Senator David Carlucci today was joined by a coalition of mental health advocates, physicians and patients today to call on Governor Cuomo to reinstate “prescriber prevails” for atypical antipsychotics in the 2013-2014 state budget via the 21-day amendments. The group also urged the Governor and Legislature to restore “prescriber prevails” for all drug classes in the Medicaid budget.
“Prescriber prevails” means the doctor or physician has authority to decide which medicine is best for their patients. A state Medicaid policy shift in October 2011 gave this authority to managed care health plans as opposed to prescribers. For some patients with complex medical conditions, it can take weeks or months – and careful consultation with their physician – to determine the most effective medication regimen.
Thus, this new policy has led to confusion, lack of uniformity in coverage, and some cases, denial of critical medications.
In 2012, “prescriber prevails” were restored for atypical antipsychotics for mental health patients. This year, Governor Cuomo proposes repealing this vital patient protection in his budget proposal after only 21 days of implementation. The governor also proposed removing “prescriber prevails” for all drug classes in Medicaid.
The NYS Medicaid budget office asserts the repeal of atypical antipsychotics will save $9.38 million and repealing “prescriber prevails” for all drug classes in Fee for Service will save $1.8 million in the upcoming fiscal year. Advocates dispute this claim and maintain the cost savings are much less.
In a news conference at the Capitol, participants detailed how this policy change has led, and will continue to lead to; disruptions in medication access, health complications for patients, and increased health care costs.
Senator David Carlucci, Chair of the Mental Health Committee said: “Taking away the ability for a doctor to prescribe a drug for treatment is a prescription for failure. Prescriber prevails is a necessary provision that ensures that anti-psychotic drugs are readily available and not held hostage to an insurance company health plan. Instead of putting this proposal on the chopping block, I believe we must continue to protect the welfare of all patients who rely upon sound professional advice and medicine that works.”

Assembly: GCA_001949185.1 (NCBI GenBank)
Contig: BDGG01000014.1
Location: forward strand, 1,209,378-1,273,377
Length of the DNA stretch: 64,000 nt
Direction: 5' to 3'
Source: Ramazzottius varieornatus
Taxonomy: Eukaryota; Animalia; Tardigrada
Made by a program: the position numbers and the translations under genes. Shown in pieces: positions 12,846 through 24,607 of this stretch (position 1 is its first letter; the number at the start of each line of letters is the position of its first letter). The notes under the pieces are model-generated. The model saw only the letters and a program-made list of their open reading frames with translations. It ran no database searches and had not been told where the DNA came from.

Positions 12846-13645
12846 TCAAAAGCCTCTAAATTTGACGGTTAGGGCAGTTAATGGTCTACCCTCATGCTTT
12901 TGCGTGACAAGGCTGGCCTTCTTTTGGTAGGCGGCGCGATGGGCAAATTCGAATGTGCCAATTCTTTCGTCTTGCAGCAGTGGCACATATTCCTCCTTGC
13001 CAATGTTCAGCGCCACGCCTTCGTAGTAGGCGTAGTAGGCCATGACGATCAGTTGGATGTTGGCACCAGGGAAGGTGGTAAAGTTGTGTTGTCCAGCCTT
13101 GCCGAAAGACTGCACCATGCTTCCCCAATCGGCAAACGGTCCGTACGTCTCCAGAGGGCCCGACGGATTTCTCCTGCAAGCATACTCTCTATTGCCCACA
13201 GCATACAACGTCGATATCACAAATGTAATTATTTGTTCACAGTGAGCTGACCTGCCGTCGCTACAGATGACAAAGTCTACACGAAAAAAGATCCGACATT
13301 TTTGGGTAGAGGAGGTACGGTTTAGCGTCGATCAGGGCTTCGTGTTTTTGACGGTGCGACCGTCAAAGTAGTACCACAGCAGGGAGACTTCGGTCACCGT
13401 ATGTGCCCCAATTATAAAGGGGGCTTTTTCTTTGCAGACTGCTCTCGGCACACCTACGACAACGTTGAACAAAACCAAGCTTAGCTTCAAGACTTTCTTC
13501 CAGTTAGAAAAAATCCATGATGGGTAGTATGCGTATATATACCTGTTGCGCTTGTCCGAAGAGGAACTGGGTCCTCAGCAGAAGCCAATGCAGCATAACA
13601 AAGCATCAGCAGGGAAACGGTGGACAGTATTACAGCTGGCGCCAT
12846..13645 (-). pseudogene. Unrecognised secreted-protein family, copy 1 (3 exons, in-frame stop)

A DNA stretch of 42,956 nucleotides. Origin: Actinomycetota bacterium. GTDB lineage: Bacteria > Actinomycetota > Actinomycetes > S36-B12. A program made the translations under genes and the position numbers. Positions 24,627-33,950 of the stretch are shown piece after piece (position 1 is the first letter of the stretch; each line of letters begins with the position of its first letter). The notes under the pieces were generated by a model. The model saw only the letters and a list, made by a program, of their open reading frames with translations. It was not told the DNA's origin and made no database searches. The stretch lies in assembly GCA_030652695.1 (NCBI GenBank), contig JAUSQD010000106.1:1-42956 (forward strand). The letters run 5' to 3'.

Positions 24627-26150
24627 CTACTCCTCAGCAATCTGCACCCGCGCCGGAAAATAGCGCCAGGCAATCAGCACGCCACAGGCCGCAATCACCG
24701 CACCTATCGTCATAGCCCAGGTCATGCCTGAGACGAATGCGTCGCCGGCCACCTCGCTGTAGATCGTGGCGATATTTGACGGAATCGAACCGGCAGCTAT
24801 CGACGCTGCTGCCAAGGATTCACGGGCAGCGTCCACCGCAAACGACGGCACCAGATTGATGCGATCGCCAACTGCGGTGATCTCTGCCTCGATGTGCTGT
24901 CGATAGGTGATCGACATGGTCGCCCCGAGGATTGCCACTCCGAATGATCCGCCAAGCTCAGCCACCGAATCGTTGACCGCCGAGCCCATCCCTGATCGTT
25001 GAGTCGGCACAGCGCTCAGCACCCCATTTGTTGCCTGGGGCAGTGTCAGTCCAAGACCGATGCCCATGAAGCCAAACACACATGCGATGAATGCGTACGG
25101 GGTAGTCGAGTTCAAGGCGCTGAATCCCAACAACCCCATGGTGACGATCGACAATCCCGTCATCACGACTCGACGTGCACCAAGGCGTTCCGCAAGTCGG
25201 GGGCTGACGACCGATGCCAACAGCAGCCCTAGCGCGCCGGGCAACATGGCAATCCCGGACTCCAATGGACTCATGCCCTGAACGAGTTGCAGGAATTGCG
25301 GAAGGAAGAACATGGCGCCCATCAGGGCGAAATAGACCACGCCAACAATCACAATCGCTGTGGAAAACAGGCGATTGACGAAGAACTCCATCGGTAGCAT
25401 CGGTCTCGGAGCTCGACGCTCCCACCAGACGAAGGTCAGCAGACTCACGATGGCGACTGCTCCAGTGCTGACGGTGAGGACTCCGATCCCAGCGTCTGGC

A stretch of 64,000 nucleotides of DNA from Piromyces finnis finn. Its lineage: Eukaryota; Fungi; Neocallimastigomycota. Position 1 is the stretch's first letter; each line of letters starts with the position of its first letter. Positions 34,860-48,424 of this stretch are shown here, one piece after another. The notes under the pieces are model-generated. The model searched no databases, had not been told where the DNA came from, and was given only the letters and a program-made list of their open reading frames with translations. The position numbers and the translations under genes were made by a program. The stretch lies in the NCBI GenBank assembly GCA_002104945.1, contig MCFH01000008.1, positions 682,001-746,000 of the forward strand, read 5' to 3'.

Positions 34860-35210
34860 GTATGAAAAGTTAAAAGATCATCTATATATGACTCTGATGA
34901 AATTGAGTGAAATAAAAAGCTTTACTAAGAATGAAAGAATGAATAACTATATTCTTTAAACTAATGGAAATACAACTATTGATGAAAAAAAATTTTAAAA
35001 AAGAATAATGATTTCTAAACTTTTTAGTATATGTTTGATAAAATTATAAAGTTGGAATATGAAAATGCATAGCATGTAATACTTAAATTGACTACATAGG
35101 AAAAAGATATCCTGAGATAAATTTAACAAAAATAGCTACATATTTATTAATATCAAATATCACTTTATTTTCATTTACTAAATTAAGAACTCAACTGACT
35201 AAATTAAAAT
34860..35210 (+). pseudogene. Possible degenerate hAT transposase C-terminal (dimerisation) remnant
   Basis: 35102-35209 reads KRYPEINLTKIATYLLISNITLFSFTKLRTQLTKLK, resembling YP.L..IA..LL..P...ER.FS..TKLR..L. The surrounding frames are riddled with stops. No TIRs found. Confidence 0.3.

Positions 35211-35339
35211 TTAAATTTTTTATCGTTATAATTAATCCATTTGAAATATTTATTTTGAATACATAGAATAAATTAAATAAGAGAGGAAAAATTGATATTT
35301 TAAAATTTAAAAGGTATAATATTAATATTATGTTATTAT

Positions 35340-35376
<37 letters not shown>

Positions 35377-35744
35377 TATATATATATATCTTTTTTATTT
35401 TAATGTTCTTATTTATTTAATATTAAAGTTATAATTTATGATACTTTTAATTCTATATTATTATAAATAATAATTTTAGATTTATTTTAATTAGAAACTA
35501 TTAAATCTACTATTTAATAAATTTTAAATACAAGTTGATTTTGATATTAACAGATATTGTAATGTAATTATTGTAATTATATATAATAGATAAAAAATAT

Charmaine Day, Host of “Lady Charmaine Live,” patient said: “By taking away doctors ability to prescribe atypical antipsychotic medications that work best for their patients, you are taking away the patient’s ability to live a decent life and be a part of society while sentencing them to merely existing and barely surviving. I have been the victim of insurance's not covering the atypical antipsychotic medication that works best for me. When prescribed the right medication: I experience sanity and being a productive, active citizen of the United States. The result of not being given the right medication for me: insanity, numerous hospitalizations, severe side effects, diminished life capability and loss of precious time.”
Don Capone, Executive Director, NAMI NYS said: “NAMI-NYS urges Governor Cuomo to reinstate prescriber prevails provisions for atypical antipsychotic medications. Open access to all medications is crucial for treating people with mental illness. Doctors should be able to use their best judgment to prescribe medications that they deem most appropriate without endangering patients through a “fail first” prescriber practice.”
Dr. Robert Hughes, MD, President of the Medical Society of the State of New York said: “Physicians are already subject to absurd number of requirements by health insurance companies that substantially interfere with the time that they can dedicate to taking care of their patients. Removal of the remaining ‘prescriber prevails’ provisions under the State Medicaid program will only add to this excessive burden, further decreasing physicians’ willingness to participate in the Medicaid program and, in some cases, may even jeopardize patient health.”
Phillip A. Saperia, CEO, Coalition of Behavioral Health Agencies, Inc. said: “A patient’s provider, in consultation with the consumer, is in the best position to decide which medications work best for the consumer. These personalized and individualized choices, based on personal body chemistry and personal circumstances, should remain between patient and provider and not be left to insurance plans.”
Anna Lamb, DO, President, New York State Osteopathic Medical Society said: “Finding the optimal mental health treatment regimen is an individualized and often long process that only a patient’s physician can facilitate. Medicaid patients should not be forced to change medications that have been working for them simply due to formulary barriers. Not only could it be harmful to the patient, more costs will be incurred in the long run due to increased doctor visits - either to make sure the new treatments are effective or to try another medication because the new treatments are causing adverse reactions or simply do not work. These extra doctor and hospital room visits, compounded over time, will create much higher costs for our state’s health care system, as will patients not adhering to their treatment regimens because the process of finding the right medication has become too complicated for them. In either case, continuity of care is disrupted and the physician-patient relationship is lost.”
For more information about this issue, visit http://www.newyorkhealthworks.com/issues/health-access/.